Friday, April 11, 2008

Growth Without Sacrifice

Shyam Ponappa / New Delhi Aug 02,2007 §

India should initiate disinflation while the going is good.

There is a pervasive belief that inflation can be reduced only at the cost of giving up growth, despite evidence to the contrary. A major determinant of results as seen in other countries is the policy mix and instruments used to reduce inflation and promote growth. The key to effective solutions appears to be identifying causes and formulating effective solutions with minimal negative consequences, not rote responses. This applies to managing capital inflows, too.The RBI published a study in 2003 on the estimated loss of output for reducing inflation in India.* The report calculates the sacrifice ratio, defined as the loss in output (or employment) for a 1 percent reduction in inflation as a deviation from the trend GDP. The report presents a survey of the literature together with data from India, with estimates of losses for disinflation. While the report acknowledges that lower inflation rates would be most beneficial in the long term, it argues that such efforts reduce GDP growth. The report estimates India’s sacrifice ratio using the WPI inflation rate for the period 1970-71 to 2000-01 at 1.9-2.7 for each percentage point reduction in inflation. Using the GDP deflator, the sacrifice ratio is estimated at 2.6-3.5. An earlier report by the RBI in 2002 based on the WPI estimated the sacrifice ratio at 2.Perhaps a limitation of these studies was their consideration of OECD data, and not data for developing countries. With the extent of India’s growth since then, it would be interesting and useful to know if the RBI has done more research in this area.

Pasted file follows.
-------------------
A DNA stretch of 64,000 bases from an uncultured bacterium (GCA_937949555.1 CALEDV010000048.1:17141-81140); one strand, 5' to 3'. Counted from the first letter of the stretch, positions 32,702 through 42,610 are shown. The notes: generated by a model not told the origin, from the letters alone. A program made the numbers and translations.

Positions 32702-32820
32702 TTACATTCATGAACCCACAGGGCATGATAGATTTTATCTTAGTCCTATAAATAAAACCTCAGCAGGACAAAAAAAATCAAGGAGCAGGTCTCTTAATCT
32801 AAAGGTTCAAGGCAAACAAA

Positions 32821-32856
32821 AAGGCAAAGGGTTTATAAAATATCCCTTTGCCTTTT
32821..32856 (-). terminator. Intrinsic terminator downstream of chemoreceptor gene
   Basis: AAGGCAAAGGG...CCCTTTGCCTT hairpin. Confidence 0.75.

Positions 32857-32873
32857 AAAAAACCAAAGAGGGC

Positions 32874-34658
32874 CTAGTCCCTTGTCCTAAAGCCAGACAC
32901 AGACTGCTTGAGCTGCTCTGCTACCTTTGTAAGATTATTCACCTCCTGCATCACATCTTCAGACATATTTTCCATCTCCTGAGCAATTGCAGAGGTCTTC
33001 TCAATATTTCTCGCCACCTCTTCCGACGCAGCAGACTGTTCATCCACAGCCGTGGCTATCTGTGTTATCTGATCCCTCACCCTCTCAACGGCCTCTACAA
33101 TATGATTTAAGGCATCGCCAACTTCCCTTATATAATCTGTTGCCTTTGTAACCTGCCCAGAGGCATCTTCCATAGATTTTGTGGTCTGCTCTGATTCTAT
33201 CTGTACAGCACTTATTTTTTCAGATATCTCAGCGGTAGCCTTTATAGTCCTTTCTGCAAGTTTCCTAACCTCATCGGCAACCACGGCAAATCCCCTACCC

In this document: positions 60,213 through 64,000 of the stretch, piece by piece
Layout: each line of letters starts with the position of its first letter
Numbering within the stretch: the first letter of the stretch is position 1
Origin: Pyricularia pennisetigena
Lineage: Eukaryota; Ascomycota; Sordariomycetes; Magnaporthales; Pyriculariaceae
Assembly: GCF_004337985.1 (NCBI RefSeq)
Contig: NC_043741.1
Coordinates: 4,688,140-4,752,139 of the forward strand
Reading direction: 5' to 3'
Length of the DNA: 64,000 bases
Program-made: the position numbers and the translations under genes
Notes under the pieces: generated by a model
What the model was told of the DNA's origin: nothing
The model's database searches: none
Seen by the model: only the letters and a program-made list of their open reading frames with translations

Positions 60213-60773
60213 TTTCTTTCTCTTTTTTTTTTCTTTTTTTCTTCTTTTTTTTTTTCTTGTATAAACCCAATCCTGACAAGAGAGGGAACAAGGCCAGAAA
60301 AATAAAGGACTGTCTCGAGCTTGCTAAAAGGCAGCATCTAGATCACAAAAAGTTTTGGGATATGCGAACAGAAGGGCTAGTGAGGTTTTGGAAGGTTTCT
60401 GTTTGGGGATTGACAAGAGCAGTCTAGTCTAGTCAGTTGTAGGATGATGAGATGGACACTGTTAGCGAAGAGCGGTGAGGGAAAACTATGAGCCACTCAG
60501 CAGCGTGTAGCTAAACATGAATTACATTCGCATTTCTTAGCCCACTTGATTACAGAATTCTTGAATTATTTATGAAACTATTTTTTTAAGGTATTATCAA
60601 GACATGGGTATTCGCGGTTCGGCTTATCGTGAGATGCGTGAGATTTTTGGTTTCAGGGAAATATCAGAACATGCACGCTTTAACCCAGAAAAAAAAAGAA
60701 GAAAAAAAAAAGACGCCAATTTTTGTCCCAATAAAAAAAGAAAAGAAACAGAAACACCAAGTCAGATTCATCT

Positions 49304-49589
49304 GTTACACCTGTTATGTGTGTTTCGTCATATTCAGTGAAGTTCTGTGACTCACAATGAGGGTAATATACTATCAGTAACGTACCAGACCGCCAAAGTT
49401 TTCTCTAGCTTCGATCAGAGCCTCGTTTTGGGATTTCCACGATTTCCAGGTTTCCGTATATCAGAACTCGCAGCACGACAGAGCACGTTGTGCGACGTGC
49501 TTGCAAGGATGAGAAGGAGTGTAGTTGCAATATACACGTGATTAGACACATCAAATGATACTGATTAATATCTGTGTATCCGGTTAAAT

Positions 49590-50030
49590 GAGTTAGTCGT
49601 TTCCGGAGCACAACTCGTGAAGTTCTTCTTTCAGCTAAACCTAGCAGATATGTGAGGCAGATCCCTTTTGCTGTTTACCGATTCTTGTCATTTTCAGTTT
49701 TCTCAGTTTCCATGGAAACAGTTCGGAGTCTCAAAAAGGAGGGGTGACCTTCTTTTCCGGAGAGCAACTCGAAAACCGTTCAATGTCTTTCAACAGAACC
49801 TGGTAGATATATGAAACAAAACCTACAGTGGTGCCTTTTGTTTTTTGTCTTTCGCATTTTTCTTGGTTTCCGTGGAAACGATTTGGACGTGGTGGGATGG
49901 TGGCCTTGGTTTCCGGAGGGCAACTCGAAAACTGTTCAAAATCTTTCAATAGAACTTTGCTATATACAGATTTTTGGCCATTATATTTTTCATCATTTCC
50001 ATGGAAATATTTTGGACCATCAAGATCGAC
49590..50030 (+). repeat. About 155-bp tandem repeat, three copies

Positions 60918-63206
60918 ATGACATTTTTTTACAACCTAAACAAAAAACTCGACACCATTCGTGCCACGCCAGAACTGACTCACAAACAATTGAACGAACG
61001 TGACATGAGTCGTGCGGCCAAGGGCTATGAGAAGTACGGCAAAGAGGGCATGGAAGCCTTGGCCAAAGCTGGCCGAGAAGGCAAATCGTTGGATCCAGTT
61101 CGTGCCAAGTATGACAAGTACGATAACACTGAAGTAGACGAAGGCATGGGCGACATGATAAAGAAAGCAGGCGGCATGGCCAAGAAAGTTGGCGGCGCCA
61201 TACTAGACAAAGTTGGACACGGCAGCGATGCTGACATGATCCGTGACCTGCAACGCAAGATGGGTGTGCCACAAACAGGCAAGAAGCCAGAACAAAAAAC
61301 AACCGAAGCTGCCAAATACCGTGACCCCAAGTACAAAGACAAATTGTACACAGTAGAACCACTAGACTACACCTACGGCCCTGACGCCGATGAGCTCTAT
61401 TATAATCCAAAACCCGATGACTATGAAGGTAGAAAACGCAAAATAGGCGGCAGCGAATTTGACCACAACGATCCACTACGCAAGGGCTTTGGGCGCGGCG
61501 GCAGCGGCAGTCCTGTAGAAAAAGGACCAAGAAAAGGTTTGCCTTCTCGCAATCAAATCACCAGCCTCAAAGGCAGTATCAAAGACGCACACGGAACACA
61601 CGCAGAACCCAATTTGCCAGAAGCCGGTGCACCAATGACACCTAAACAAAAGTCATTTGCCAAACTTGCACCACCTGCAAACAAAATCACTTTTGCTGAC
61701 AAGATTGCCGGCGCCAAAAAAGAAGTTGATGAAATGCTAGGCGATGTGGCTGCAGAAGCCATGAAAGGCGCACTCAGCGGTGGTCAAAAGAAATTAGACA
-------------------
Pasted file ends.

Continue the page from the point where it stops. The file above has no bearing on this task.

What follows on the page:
There are contrary data from developing countries as well as some developed countries. The IMF’s World Economic Outlook, May 2001, noted that in countries that used inflation targeting for several years (Chile and Israel among emerging markets, and Australia, Canada, Chile, Finland, New Zealand, Spain, Sweden, and the United Kingdom), the sacrifice ratio was estimated at 0.6. For emerging market countries that adopted inflation targeting for two years (Brazil, Colombia, Korea, Mexico, and South Africa), the average sacrifice ratio was slightly negative (-0.4).** Both figures are substantially lower than benchmark estimates for sacrifice ratios in advanced countries.A report by the Central Bank of Turkey in 2002 found that contrary to expectations, there was no significant loss of output for disinflationary episodes in Turkey. *** Inflation, growth and unemployment in Turkey since 2000 are shown in Figure 1.